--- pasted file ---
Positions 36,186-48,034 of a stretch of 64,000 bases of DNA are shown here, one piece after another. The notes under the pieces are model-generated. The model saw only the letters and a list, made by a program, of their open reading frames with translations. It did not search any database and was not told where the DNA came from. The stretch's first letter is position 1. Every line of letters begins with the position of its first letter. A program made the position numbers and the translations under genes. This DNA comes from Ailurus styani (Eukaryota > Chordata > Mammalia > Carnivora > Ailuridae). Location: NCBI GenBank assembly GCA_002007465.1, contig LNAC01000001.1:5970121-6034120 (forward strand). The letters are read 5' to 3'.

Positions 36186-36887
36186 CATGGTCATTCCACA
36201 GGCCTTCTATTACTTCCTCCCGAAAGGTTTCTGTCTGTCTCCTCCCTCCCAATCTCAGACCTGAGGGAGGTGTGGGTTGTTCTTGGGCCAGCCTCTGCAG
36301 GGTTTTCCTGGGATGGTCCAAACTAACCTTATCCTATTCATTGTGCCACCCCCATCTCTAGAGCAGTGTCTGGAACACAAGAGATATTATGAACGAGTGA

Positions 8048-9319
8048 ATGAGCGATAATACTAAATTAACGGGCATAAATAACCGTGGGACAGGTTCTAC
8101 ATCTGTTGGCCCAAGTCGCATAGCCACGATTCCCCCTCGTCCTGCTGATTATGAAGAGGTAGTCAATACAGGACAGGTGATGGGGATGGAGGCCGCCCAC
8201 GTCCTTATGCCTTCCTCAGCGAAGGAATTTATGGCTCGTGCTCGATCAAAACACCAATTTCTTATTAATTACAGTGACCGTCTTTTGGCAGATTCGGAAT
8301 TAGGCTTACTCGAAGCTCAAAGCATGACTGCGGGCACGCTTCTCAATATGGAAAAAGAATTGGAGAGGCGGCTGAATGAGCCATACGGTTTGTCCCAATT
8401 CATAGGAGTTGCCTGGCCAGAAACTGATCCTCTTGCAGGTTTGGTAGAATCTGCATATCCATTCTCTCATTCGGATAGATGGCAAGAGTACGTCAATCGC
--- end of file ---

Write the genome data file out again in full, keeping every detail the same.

Positions 36,186-48,034 of a stretch of 64,000 bases of DNA are shown here, one piece after another. The notes under the pieces are model-generated. The model saw only the letters and a list, made by a program, of their open reading frames with translations. It did not search any database and was not told where the DNA came from. The stretch's first letter is position 1. Every line of letters begins with the position of its first letter. A program made the position numbers and the translations under genes. This DNA comes from Ailurus styani (Eukaryota > Chordata > Mammalia > Carnivora > Ailuridae). Location: NCBI GenBank assembly GCA_002007465.1, contig LNAC01000001.1:5970121-6034120 (forward strand). The letters are read 5' to 3'.

Positions 36186-36887
36186 CATGGTCATTCCACA
36201 GGCCTTCTATTACTTCCTCCCGAAAGGTTTCTGTCTGTCTCCTCCCTCCCAATCTCAGACCTGAGGGAGGTGTGGGTTGTTCTTGGGCCAGCCTCTGCAG
36301 GGTTTTCCTGGGATGGTCCAAACTAACCTTATCCTATTCATTGTGCCACCCCCATCTCTAGAGCAGTGTCTGGAACACAAGAGATATTATGAACGAGTGA

Positions 8048-9319
8048 ATGAGCGATAATACTAAATTAACGGGCATAAATAACCGTGGGACAGGTTCTAC
8101 ATCTGTTGGCCCAAGTCGCATAGCCACGATTCCCCCTCGTCCTGCTGATTATGAAGAGGTAGTCAATACAGGACAGGTGATGGGGATGGAGGCCGCCCAC
8201 GTCCTTATGCCTTCCTCAGCGAAGGAATTTATGGCTCGTGCTCGATCAAAACACCAATTTCTTATTAATTACAGTGACCGTCTTTTGGCAGATTCGGAAT
8301 TAGGCTTACTCGAAGCTCAAAGCATGACTGCGGGCACGCTTCTCAATATGGAAAAAGAATTGGAGAGGCGGCTGAATGAGCCATACGGTTTGTCCCAATT
8401 CATAGGAGTTGCCTGGCCAGAAACTGATCCTCTTGCAGGTTTGGTAGAATCTGCATATCCATTCTCTCATTCGGATAGATGGCAAGAGTACGTCAATCGC